Mr. Riedel is seeing the problem through the wrong lens, and that will lead, at best, to further meaningless negotiations and pressure on Israel to make even more concessions to an enemy who takes any concession as as sign of weakness. At worst, this insistence on a paradigm that makes sense only in UN conference rooms and State Department cocktail parties will fuel the jihad and lead to more attacks against the West and, yes, Afghanistan and Pakistan — the jihadis of which couldn't care less about Israel or their Islamic "brothers," anyway.

Mr. Riedel clearly needs to do some study. May I recommend a few good books?

Hmmm… Since he's the president's appointee, maybe his boss should do some reading, too.


Sunday funnies

February 22, 2009

The latest NewsBusted with the easy-on-the-eyes Jodi Miller:

Hee hee

 


California as France

February 22, 2009

Matthew Kaminski makes the comparison, and it’s not a good one for my beloved Golden State:

Now there’s much to recommend the Old World. California brings to mind my last home, France — God’s country blessed with fertile soil for wines, sun-blanched beaches, and a well-educated populace. Amusingly, both states are led by bling-bling immigrants married to glamorous women and elected to shake up the status quo. In both departments, the governator got a head start on Nicolas Sarkozy in Paris.

The parallels are also disquieting. The French have long experienced the unintended consequences of a large public sector. Ask them about it. As the number of people who get money from government grows, so does the power of constituencies dedicated to keep this honey dripping. Even when voters recognize the model carries drawbacks, such as subpar growth, high taxes, an uncompetitive business climate and above-average unemployment, their elected leaders find it near impossible to tweak the system. This has been the story of France for decades, and lately of California.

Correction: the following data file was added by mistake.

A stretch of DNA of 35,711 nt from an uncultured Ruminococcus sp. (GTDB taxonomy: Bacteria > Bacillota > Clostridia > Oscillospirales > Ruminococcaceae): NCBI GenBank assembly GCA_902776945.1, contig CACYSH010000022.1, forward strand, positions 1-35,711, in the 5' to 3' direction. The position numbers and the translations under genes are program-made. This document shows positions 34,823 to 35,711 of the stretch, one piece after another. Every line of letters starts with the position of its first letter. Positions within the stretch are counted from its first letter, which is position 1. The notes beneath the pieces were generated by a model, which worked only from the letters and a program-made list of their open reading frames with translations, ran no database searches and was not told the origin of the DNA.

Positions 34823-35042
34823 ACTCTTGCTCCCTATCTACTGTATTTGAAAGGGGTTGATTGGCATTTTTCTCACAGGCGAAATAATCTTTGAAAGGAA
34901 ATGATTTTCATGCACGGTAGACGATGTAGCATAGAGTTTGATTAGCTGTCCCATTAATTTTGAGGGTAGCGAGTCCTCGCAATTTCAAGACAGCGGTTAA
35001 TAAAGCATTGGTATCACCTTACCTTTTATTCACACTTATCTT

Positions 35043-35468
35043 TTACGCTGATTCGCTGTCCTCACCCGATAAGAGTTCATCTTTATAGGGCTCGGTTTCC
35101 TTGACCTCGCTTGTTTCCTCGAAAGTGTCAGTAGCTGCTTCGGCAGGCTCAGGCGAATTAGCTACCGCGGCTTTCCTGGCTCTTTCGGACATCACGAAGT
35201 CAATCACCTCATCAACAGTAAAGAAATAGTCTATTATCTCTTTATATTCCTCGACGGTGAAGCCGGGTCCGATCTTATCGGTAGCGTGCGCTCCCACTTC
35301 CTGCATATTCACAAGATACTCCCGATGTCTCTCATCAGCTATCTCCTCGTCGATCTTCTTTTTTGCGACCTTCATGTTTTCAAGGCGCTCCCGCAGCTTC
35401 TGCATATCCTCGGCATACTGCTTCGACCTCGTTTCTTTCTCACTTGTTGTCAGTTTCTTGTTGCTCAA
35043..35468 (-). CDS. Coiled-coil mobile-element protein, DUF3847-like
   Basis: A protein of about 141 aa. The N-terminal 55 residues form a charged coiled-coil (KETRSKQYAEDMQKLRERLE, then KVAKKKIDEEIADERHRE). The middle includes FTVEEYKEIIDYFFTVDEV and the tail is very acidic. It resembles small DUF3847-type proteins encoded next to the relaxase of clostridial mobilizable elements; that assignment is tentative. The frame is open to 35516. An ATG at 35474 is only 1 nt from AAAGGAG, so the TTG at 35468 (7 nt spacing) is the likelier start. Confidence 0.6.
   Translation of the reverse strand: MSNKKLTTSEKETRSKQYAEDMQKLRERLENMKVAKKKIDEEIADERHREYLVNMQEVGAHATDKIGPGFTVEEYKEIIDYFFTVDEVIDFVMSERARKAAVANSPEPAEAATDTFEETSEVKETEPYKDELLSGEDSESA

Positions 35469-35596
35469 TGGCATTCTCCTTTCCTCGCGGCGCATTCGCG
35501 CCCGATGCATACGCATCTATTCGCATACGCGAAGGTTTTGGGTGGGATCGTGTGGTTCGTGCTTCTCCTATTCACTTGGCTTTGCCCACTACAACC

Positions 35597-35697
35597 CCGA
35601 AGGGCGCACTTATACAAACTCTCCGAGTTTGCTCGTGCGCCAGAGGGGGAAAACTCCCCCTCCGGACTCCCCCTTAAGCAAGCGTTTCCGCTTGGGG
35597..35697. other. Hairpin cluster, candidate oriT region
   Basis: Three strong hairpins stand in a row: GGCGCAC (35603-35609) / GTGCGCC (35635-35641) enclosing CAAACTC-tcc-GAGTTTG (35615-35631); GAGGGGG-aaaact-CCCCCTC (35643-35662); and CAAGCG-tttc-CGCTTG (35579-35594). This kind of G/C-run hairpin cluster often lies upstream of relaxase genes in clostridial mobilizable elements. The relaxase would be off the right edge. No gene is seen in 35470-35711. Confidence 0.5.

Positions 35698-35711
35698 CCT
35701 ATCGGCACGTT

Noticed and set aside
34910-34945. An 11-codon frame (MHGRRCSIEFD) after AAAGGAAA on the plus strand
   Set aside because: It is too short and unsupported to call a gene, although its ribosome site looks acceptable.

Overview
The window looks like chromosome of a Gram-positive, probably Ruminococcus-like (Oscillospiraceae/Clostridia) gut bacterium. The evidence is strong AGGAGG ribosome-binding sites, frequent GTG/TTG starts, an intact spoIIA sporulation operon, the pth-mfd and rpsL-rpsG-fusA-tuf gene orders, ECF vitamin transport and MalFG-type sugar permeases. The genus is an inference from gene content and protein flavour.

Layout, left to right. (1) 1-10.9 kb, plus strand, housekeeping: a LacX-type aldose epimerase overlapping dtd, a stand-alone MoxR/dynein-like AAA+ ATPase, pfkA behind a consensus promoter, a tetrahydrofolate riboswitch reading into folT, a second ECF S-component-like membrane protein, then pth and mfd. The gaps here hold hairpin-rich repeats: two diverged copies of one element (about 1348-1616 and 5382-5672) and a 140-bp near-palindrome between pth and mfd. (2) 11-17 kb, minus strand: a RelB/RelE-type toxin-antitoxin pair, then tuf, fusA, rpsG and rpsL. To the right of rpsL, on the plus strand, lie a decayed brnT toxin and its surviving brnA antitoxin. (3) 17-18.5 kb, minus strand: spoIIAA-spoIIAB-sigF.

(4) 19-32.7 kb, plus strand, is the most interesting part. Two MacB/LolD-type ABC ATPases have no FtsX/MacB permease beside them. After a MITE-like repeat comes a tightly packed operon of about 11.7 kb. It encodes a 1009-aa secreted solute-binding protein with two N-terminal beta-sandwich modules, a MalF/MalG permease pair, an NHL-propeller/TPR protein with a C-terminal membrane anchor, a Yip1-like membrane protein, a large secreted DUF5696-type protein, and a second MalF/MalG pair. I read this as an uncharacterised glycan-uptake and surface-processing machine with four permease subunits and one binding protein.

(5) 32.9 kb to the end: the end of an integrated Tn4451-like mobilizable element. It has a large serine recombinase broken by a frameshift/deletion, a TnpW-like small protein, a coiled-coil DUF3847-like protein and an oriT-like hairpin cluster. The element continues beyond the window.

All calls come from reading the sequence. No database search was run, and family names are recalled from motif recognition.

Six years ago, Mr. Schwarzenegger arrived in Sacramento to "cut up the credit card" and give the girlie men at the State Capitol a testosterone shot. California languished then in a fiscal crisis whose causes were pretty much the same as today. The hapless Gray Davis had been recalled, and the Austrian-born actor made a promising start to break the pattern.

In 2005, banking on his popularity, the governor pushed an ambitious ballot initiative to impose a hard state spending cap, limit the unions’ political buying power, tighten requirements for teacher tenure, and overhaul a gerrymandered state political map. Arnold lost.

Rather than regrouping and coming back to try again to fix California’s structural problems, Arnold instead switched to those issues which would make him popular. In the process, not only did Arnie lose, so did Californians. Our problems –irrational spending policies, union dominance, constitutionally mandated spending, and bloated state labor rolls– are well-entrenched and would take a Herculean effort to fix.

Unfortunately, Hercules wimped out.